Ross School of Business to create state-of-the-art facilities
The Board of Regents Feb. 17 approved a $145 million plan by the Stephen M. Ross School of Business to create new facilities to support its unique, action-based curriculum.
The regents also approved the selection of Kohn Pedersen Fox (KPF) as project architects. More than half of the project costs will be funded by a gift from Stephen Ross, a 1962 alumnus of the business school, whose $100 million donation to the school last year was the largest in U-M history. The school was renamed in Ross’ honor.
“New spaces, configured exactly to our needs and enhanced with the best in technology, will enable us to realize the learning community of the future,” Ross School Dean Robert J. Dolan says. “In the competitive environment of business education, top schools earn their place by providing high-quality facilities that outstanding students and faculty expect. New facilities will help us maintain our high standing and create an optimal environment for our distinct, team-based learning that bridges theory and practice.”
Dolan says that business education has undergone a fundamental change from lecture-style classes to a format that integrates discussion and teamwork and relies on advanced technology. To understand how the Ross School facilities could meet those challenges, Dolan launched a strategic planning exercise in July 2003 that called on faculty, students, alumni and staff to define the school’s infrastructure needs well into the 21st century.
“The strategic planning process enabled us to crystallize our understanding of what we needed to do and the physical spaces needed to make it reality,” Dolan says. “Our new facilities will reflect Steve Ross’ maxim that the very best designs grow out of a full understanding of the work people need to accomplish.”
“New state-of-the-art facilities will give us teaching and learning spaces that match the standards of our faculty, and will help us attract even greater numbers of high-achieving students and future business leaders to the state,” President Mary Sue Coleman says. “I cannot say enough to express my gratitude to Stephen Ross for his extraordinary support.”
The Ross School’s strategic facilities plan defines the range of learning and community spaces in the project. The facilities will provide 85-seat, U-shaped classrooms with tiered seating and adjacent small-group discussion areas, a configuration that will facilitate a seamless transition from formal classwork to team interaction during a single class session.
Enclosed group study rooms—each seating six-to-eight students and equipped with integrated presentation technology and network access—will be distributed throughout the business school complex to provide students and faculty the space to continue team projects beyond the classroom.
In addition, informal student gathering areas will provide a highly visible community space in the center of the Ross School campus. This centrally located space would house a café and lounge areas and could be used for large gatherings and special events. It would give students, many of whom spend most of their days at the school, a place to eat, study, relax or meet with others.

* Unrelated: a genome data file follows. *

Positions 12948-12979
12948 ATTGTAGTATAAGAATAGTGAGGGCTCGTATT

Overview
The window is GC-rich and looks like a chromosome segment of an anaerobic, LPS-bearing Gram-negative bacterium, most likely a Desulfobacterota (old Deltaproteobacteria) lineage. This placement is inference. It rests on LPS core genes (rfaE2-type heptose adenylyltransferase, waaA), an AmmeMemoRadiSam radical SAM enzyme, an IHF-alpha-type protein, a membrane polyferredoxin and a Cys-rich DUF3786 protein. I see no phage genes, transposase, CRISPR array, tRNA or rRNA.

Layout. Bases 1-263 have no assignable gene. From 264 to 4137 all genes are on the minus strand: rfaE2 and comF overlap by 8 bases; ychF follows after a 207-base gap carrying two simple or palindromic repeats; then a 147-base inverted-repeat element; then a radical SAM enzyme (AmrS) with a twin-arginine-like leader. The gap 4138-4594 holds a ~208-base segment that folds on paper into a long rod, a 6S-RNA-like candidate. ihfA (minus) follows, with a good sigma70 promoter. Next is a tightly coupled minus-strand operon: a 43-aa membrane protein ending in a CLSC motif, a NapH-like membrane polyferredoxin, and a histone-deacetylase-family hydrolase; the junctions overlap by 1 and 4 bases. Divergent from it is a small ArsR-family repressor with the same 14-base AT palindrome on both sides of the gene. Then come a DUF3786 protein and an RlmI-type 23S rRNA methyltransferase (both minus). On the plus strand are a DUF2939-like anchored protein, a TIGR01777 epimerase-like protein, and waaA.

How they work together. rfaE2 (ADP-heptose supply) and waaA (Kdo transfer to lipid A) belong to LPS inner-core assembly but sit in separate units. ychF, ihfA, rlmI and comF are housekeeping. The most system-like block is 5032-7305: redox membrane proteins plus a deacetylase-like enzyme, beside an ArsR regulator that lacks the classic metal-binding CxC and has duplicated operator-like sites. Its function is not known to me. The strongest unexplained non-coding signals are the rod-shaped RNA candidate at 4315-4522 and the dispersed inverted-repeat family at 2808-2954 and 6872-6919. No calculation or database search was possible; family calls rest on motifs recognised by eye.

“A student commons will act as a hub for the life of the school, allowing those serendipitous encounters among students, faculty, staff and outside visitors which establish a sense of community and create a visible culture at its center,” Dolan says.
Other components of the construction could include new faculty offices large enough to facilitate meetings with students and clustered into suites of several offices; an auditorium; colloquium spaces and areas for outside visitors (recruiters, alumni and special guests); and a clustered “one-stop shopping” location for student services (admissions, financial aid, academic services and career development).
In order to create a cohesive campus for the Ross School, and because some existing structures do not meet future needs, the project will include demolition and new construction as well as renovation. Specific designs and configurations will not be determined until later in the planning process.
Last fall, Ross, a New York City-based real estate developer and a Detroit-area native, gave the school $100 million—the largest gift ever to a U.S. business school and the largest donation to U-M in its 188-year history. The Ross gift provides $75 million for costs associated with construction of the new building and $25 million for the business school’s endowment. The remaining $70 million for the project will come from additional fund raising and other sources.
“KPF is an internationally renowned firm with a great deal of experience in design for colleges and universities, including the business schools at Wharton and Stanford as well as the Institute of American Studies at Oxford and the London School of Economics,” says Timothy Slottow, executive vice president and chief financial officer. “Using a needs-based approach, KPF has had tremendous success in integrating new and existing buildings into a cohesive framework that meets the needs of its stakeholders.”
Kohn Pedersen Fox, based in New York City, has designed a variety of major buildings around the world, including facilities for educational institutions, corporate headquarters, government offices, retail buildings, museums, airports, hotels, hospitals and more.
The Ross School of Business is considered one of the top business schools in the United States. Its MBA program currently is ranked No. 1 by the Wall Street Journal.